Today’s stage: Changé-Laval, 27 kilometers (individual time trial)
On Wednesday June 30, only 177 riders left Brittany, its menhirs and its rain curtain to take the start of the first of the two individual time trials between Changé and Laval (Mayenne).
On the program for this fifth stage of the Tour de France, 27 kilometers and half an hour of effort. Not very long, therefore, but enough so that climbers lose two to three minutes in the general classification. A desire on the part of the organizers of the race to shake up, at least in part, the hierarchy established during the first week of the Grande Boucle. The first part in a false flat uphill should see the runners getting into a dance at the exit of Changé. The second, more rolling, will benefit specialists in the discipline.
Changé-Laval, Wednesday June 30 at 12:15 p.m., on France 2 and Eurosport and to follow live on Lemonde.fr
The rider to watch: Stefan Küng
He did not fall and checked the two stopwatches of this 108e editing. Handyman of the French Groupama-FDJ team, the Swiss Stefan Küng is a complete “chronoman”, in other words a specialist in the event. Supported by Arnaud Démare on the sprints and David Gaudu in the high mountains, the European champion of the discipline won his fifth national time trial title, in Lausannne on June 16, 2021, as a launching pad. towards the Grande Boucle.
Victim of a puncture on Monday June 28, the rider of the Cofidis team Christophe Laporte was, this time, forced to change his shoe on Tuesday during the fourth stage of the Tour between Redon and Fougères, won by the Briton Mark Cavendish . An operation that the Varois carried out with grace, without getting off his horse, before taking seventh place on the stage.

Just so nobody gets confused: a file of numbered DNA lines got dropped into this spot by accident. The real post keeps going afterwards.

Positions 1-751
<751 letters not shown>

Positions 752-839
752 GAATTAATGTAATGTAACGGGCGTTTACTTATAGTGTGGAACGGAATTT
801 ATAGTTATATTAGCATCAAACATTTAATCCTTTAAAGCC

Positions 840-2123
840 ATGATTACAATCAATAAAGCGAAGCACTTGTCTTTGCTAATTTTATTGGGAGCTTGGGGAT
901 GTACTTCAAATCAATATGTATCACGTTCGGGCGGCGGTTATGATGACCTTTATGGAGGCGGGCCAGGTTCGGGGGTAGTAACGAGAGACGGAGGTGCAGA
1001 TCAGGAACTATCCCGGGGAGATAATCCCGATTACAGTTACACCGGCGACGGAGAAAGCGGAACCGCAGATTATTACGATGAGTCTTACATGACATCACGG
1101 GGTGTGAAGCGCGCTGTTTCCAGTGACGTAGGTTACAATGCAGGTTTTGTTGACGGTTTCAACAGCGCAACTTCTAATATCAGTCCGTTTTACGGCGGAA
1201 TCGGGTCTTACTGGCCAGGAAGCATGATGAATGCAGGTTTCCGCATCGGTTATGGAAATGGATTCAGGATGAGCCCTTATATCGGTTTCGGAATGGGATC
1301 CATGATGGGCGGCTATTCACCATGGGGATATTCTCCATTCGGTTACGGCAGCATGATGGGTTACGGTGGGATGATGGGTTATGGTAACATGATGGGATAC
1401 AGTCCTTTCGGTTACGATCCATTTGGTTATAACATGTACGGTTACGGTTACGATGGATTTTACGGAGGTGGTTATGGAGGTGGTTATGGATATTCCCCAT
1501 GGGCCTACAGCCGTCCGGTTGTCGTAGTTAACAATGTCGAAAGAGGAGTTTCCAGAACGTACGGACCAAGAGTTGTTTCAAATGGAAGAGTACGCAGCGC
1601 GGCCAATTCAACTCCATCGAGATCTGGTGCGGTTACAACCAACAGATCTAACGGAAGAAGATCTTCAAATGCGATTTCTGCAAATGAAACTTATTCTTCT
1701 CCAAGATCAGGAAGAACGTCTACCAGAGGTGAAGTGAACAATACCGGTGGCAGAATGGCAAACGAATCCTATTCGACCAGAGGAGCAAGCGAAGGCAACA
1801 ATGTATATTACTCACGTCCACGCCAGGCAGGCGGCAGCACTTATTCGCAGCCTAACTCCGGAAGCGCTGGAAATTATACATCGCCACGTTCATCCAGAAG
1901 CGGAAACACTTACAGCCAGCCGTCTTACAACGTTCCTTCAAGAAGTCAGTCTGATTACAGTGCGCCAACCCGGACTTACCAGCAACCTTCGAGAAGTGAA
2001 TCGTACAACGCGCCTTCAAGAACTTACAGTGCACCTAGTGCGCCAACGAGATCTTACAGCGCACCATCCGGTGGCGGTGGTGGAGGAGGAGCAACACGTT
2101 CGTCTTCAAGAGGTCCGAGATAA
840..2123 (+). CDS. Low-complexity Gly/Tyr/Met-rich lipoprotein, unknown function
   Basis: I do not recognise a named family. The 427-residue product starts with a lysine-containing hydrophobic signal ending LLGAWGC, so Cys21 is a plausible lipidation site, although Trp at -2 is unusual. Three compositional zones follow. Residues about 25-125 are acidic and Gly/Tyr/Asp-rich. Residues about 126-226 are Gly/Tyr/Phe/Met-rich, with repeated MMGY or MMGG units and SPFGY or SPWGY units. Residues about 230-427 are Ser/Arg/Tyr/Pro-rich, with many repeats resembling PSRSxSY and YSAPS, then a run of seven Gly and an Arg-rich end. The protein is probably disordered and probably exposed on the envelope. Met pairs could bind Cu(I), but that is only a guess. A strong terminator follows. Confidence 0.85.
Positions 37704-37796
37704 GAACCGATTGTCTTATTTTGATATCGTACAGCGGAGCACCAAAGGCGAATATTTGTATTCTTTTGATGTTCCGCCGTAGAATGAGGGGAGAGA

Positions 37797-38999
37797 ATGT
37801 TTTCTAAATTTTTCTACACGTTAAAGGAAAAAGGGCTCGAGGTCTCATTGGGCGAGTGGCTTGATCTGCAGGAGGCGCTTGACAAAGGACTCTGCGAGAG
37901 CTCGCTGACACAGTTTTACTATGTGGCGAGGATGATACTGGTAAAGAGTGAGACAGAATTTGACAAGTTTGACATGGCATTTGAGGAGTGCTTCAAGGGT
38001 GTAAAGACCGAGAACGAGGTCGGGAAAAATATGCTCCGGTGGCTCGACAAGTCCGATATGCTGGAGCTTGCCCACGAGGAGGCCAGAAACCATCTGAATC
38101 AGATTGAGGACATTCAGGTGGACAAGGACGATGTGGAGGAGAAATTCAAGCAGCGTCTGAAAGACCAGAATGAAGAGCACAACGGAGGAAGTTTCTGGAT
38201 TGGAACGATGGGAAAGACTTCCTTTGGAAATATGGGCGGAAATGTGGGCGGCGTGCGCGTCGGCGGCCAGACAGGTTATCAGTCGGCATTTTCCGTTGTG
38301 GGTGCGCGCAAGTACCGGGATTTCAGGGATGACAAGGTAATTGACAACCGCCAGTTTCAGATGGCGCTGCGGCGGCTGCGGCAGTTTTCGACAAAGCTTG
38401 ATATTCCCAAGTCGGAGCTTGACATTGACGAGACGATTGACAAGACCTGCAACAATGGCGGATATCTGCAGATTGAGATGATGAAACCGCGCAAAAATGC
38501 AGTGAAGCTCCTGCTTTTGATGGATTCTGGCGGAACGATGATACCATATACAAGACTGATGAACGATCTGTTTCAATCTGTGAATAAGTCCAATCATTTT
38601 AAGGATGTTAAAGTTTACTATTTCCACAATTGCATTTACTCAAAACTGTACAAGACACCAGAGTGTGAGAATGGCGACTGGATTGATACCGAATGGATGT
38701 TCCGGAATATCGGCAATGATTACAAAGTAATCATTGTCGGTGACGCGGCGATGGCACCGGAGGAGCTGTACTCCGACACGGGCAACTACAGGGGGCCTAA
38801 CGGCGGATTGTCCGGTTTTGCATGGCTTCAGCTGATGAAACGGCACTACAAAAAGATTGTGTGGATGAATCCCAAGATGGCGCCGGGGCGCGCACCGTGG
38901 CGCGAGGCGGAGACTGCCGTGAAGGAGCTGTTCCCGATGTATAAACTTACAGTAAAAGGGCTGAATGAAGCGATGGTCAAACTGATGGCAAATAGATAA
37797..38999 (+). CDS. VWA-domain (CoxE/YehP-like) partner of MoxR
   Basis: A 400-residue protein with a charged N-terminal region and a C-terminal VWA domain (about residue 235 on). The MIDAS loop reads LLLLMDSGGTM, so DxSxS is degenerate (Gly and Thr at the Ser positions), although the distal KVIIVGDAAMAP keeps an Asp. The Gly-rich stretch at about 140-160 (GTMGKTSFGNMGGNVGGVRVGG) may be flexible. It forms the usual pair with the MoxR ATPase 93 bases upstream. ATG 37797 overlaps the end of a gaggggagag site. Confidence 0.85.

“The riders of the Tour ask the International Cycling Union to adapt the 3 km rule during stage races”
The riders set foot on the ground on Tuesday, June 29, shortly after kilometer 0 of the fourth stage linking Redon to Fougères (Ille-et-Vilaine). An action by the peloton which aims to ” underline [son] dissatisfaction and lack of attention to security issues ”, according to a press release released before the race by Associate Professional Cyclists, the international association of cyclists.
The day before, five new falls during the third stage between Lorient and Pontivy had tarnished the first week of the Tour de France. Broken collarbone, Australian Lotto-Soudal sprinter Caleb Ewan, who fell 200 meters from the finish, was forced to retire, like his compatriot Jack Haig (Bahrain Victorious) and the Dutchman Robert Gesink (Jumbo-Visma).
In the afternoon, riders called on the International Cycling Union to extend the rule from 3 kilometers to 5 kilometers, a rule which allows a rider affected by a mechanical accident or a fall in the last three kilometers to be in spite of everything classified at the same time as the group to which it belonged at the time of the incident. What would have refused the world body of cycling.
The photo: the mummy Primoz Roglic
The demanding Mayenne circuit could very well have corresponded to the powerful Welsh Geraint Thomas (Ineos-Grenadiers) and Slovenian Primoz Roglic (Jumbo-Visma). But the Tour favorites also fell on Monday during the third stage. The first, winner of the Tour in 2018, stumbled on a speed bump and suffers from a dislocated shoulder; the second ended up on the ground after touching a runner’s wheel in a tug-of-war turn.
Yesterday, the Slovenian posted a photo of himself on his Instagram account. “The situation is far from being good”, quipped the leader of Jumbo-Visma, covered in bandages and bandages. Hit in the leg, buttocks, hip, elbow and shoulder, Primoz Roglic nonetheless keeps smiling.
Downgraded to twentieth place overall more than 1 minute 30 from the yellow jersey, Mathieu Van der Poel, the runner-up in the 2020 Tour can hope to glean precious seconds this Wednesday so as not to permanently compromise his chances of victory on the Tour.
Our selection of articles on the 2021 Tour de France